The tutelage can be even more hands-on than this. Personal interpreters often shadow players from sunup to postgameâin some cases, they live under the same roofâand proximity compensates for whatever qualities they might otherwise lack as practice partners. Daichi Sekizaki, who works with Minnesotaâs Kenta Maeda, began his MLB career with Yu Darvish: first as an assistant in Texas, then as an interpreter in Los Angeles and Chicago. (Darvish has since polished his English to the point that his Padres interpreter is functionally a safeguard.) Sekizaki had heard all about Darvishâs legendary arsenalâhe put his own estimate, conservatively, at 11 distinct pitchesâbut didnât fully grasp the extent of things until he was pulled into at-home throwing sessions. âHeâs trying out new pitches, and theyâre moving left and right,â Sekizaki says. He remembers closing his glove around a baseball that felt like a buzz saw. âTo learn what true spin wasâthat was really shocking.â
Since then, Sekizaki has stayed attuned to what players can only show, not tell. During the season, he tails Maeda everywhere, from the weight room and treatment area to the outfield for long-toss and the bullpen for side work. âIf he does conditioning, I do conditioning with him,â Sekizaki says. âIf heâs running polesââjogging foul line to foul lineââIâll run poles. Iâll be able to get a better understanding of what heâs going through, how heâs feeling that day or on a certain movement. Then, if thatâs something that he wants me to relate to the trainers, I can be the messenger.â
On a recent afternoon, as Maeda neared his return from a stint on the injured list with a pulled groin, he and Sekizaki competed in the Twinsâ vertical leap test, a weekly ritual between the two. Sekizaki can jump well enough to push Maeda but had never beaten him, until now. He indulged in the rare victory over his much-better-credentialed workout buddy: âI jumped my all-time high,â Sekizaki says with a laugh. But he also, as ever, gleaned some parcel of information from itâabout Maedaâs health, his comfort, the totality of his recoveryâand filed it away.
In February, video of a speech from soon-to-be-ousted Mariners president Kevin Mather circulated. In it, next to admissions of service-time manipulation and broadsides fired at his own players, Mather criticized Hisashi Iwakuma, a former pitcher turned advisor to the club. âIâm tired of paying his interpreter,â Mather said. âBecause when he was a player, weâd pay Iwakuma X, but weâd also have to pay $75,000 a year to have an interpreter with him. â¦ His English got better when we told him that.â
Matherâs remarks emblematized a strain of resentment that still runs through the sport; midyear gripes about a slumping playerâs purported unwillingness to learn English are a sports radio staple. But more and more clubs see interpreters as bastions of flexibility and interdepartmental knowledge in an increasingly impersonal atmosphere. Bryan Lee, Ryuâs interpreter through the 2020 season, was recently promoted out of the role and into the Blue Jaysâ baseball operations department; Hideaki Sato, another onetime Darvish interpreter, now works in the same organization as an international scout.
It is easy to see why. Maybe no other job, short of a managerâs, requires so total a view of the player: as an athlete working to optimize his performance and as a person carrying doubts and discomforts. After Cleveland infielder Yu Chang made a throwing error that decided a mid-April loss, his social media accounts were targeted with racist messages. His teammates, manager and family rallied around him, but one pillar of support was Kuan Wu Chu. The two had met in 2017 in Akron, where Chu was working on a Ph.D. in chemical engineering, and Chang was playing for Clevelandâs Double A affiliate. Seeing a Taiwanese player in the system was a rarity, Chu says, and they became friends. âItâs a small town.â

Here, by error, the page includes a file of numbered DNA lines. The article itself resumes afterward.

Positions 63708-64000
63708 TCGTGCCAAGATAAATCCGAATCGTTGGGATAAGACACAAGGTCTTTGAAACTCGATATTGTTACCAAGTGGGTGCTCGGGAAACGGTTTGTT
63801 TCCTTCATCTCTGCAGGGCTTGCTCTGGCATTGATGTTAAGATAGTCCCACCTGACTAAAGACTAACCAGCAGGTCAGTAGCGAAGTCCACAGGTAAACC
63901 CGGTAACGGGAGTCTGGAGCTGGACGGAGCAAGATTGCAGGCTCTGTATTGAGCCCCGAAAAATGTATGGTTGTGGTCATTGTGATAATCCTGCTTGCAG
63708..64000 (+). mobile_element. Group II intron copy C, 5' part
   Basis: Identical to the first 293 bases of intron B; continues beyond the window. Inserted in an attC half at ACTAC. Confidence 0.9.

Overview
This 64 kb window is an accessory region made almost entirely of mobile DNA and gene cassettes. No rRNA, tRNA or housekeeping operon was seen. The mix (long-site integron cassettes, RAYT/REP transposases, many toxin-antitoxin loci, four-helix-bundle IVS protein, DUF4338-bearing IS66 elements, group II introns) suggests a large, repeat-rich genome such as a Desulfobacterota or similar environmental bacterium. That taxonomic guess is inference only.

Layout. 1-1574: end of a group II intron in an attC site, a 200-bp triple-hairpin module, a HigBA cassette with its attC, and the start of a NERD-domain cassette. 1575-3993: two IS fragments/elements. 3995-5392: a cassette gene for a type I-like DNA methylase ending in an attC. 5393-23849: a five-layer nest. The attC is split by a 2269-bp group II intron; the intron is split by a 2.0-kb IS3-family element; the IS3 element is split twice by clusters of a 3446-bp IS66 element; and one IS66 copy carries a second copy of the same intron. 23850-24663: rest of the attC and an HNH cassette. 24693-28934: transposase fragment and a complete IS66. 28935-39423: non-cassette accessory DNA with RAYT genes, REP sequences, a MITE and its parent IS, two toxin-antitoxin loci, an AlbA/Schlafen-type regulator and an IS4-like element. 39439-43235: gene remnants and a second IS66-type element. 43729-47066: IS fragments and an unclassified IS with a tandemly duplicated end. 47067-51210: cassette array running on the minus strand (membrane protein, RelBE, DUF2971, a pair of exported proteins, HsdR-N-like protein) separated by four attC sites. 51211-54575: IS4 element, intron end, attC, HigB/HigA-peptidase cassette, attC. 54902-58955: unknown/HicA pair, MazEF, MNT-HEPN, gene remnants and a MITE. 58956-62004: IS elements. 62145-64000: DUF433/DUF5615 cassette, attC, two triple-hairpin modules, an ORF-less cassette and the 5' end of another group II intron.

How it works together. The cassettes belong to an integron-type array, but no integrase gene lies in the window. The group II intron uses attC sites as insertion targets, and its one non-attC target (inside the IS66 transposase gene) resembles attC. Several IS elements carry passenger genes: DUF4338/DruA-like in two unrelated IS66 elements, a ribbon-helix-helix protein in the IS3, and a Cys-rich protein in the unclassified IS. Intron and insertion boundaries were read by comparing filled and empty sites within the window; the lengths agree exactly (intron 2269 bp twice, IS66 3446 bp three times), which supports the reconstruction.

Last season, Chu joined Chang in Cleveland, helping his friend through the vagaries of a young MLB career. Heâs translated, yes, but also commiserated, celebrated and cooked with the ballplayer. In the days following the social media attacks, Chu offered a standard line of adviceââYou canât control other people, only yourselfââand made beef noodle soup and pork over rice. Appraising the legitimacy of the Taiwanese dishes, given the limitations of Ohio supermarkets, Chu echoes a sentiment he uses in describing his translation work. âI keep learning.â
Describing his own work in these heady days of Ohtani-mania, Mizuhara speaks in blissful quick tempo, the cadence of someone whose best-case projections have been realized. âI always remember how lucky I am to be in this spot,â Mizuhara says. âIâve known Shohei since he was 18, and when I first saw him I was like, âOh, my God, this guyâs unreal.â â That afternoon, Ohtani had inside-outed a fastball to plate two runs in a win against the division-leading Athletics and advance his own MVP case, and Mizuhara is still humming. âThatâs got to be the best part of the job, just getting to be in the house and watch him do his thing.â
If thatâs the best part, what is the most rewarding? Mizuharaâs tone changes, and he mentions long hours in the training room as Ohtani recovered from injuries in 2019 and â20, passing phrases between player and staffer. âI got his groceries for him,â Mizuhara says. âHe couldnât move.â Then he talks about Ohtaniâs arrival, in â18, and a mission he assigned himself, unprompted by any team official. âThe one thing I was focusing on in his first seasonâI had always heard that some Japanese players that came in the past could isolate themselves from the clubhouse. I didnât want that to happen to him.â Mizuhara noticed the rest of the Angels playing a video game on their phones; at his behest, Ohtani downloaded it and joined in. It worked, Mizuhara reports happily. âWe still play it all the time.â